Like so many relics of the internet, GeoCities is now a common punch line, as the pre-MySpace home of sparkly GIFs and questionable web design. But if you can shuck your too-cool-for-school UX eye, it’s no stretch to appreciate GeoCities for its groundbreaking contributions to the internet.
Launched in 1994 by David Bohnett and John Rezner as the Beverly Hills Internet hosting company, GeoCities made website creation a possibility for anyone. Renamed GeoCities in 1995, the service democratized what was previously an expensive and mysterious endeavor by providing users with a small amount of free web space (2 MB at first) and then additional space for a nominal fee. What’s more, GeoCities made the pre-Google internet more manageable by organizing its sites into “neighborhoods.”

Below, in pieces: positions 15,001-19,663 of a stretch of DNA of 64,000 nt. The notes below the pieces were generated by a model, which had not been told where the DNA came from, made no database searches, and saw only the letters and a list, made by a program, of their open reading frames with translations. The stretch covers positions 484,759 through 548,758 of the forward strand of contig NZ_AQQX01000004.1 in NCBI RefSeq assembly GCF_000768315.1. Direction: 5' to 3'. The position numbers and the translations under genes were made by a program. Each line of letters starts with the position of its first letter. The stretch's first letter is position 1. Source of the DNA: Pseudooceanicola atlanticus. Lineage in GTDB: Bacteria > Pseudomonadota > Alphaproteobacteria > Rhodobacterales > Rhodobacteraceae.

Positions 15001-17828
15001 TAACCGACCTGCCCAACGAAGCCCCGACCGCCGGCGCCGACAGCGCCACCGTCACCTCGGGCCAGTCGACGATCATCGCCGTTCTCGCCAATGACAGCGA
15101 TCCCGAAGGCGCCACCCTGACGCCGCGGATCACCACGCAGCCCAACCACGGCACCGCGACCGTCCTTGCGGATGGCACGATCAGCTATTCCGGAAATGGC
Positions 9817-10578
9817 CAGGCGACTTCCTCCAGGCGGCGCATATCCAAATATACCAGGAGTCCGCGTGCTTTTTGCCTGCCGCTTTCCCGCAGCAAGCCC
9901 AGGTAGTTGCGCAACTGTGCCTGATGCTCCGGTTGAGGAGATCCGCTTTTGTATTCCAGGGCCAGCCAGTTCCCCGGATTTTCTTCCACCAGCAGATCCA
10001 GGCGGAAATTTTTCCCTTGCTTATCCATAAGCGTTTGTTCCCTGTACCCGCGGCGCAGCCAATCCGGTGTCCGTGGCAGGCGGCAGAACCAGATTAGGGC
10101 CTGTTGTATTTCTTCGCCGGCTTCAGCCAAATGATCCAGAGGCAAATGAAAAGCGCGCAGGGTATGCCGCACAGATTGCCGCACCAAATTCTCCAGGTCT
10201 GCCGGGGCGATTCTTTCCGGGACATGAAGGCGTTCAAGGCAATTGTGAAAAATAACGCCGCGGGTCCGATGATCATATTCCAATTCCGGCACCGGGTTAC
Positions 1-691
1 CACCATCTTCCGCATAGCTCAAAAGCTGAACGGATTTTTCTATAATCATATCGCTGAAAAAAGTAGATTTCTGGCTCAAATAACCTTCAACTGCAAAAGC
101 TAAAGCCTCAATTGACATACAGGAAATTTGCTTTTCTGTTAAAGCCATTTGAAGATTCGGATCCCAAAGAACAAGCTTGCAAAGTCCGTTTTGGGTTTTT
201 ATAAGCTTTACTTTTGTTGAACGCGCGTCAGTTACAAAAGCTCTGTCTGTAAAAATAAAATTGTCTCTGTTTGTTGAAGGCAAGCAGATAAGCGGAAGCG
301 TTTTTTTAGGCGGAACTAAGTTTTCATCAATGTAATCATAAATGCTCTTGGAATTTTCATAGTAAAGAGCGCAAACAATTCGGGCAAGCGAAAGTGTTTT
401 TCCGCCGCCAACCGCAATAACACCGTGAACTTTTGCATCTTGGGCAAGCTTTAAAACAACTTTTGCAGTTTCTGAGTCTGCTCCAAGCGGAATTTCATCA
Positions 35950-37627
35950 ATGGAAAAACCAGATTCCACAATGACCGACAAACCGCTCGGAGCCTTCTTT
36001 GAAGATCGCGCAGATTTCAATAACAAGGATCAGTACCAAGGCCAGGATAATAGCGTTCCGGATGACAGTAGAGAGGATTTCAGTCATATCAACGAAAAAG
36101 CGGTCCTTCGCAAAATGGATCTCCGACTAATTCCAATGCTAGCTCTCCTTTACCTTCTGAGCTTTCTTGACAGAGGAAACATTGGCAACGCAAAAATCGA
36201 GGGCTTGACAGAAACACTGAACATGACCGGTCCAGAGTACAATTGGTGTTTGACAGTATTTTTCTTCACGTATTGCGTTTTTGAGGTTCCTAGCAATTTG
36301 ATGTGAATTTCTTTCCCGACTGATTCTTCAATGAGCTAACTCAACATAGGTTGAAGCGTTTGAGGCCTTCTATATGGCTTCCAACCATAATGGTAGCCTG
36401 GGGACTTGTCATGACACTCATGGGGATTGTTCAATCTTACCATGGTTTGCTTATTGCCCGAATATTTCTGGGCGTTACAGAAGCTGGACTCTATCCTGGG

For instance, the “Hollywood” neighborhood was home to websites about entertainment, and in “Area51” you’d find sci-fi. A GeoCities URL contained the neighborhood name with a unique numeric code.
GeoCities explodes in popularity
GeoCities hosted more than 38 million websites in its time. Creators of future cultural touchstones, such as Brandon Stanton, creator of “Humans in New York,” cut their teeth on GeoCities—which is why Stanton geeked out when he ran across Bohnett through HONY. He asked Bohnett about the happiest moment in his life, and when Bohnett replied that it was founding GeoCities, Stanton recalled his own “Gaming Galaxy Online” site hosted on the platform.
Yahoo purchased GeoCities for $3.6 billion in January 1999. Like all good things, though, GeoCities came to an end as web hosting became more accessible and users’ attention drifted to early social networks such as MySpace, LiveJournal and Xanga. Yahoo took GeoCities offline on Oct. 26, 2009. The demise of GeoCities prompted outcry among internet archivists, who rushed to preserve this treasure trove of late 1990s and early 2000s culture in a variety of formats.
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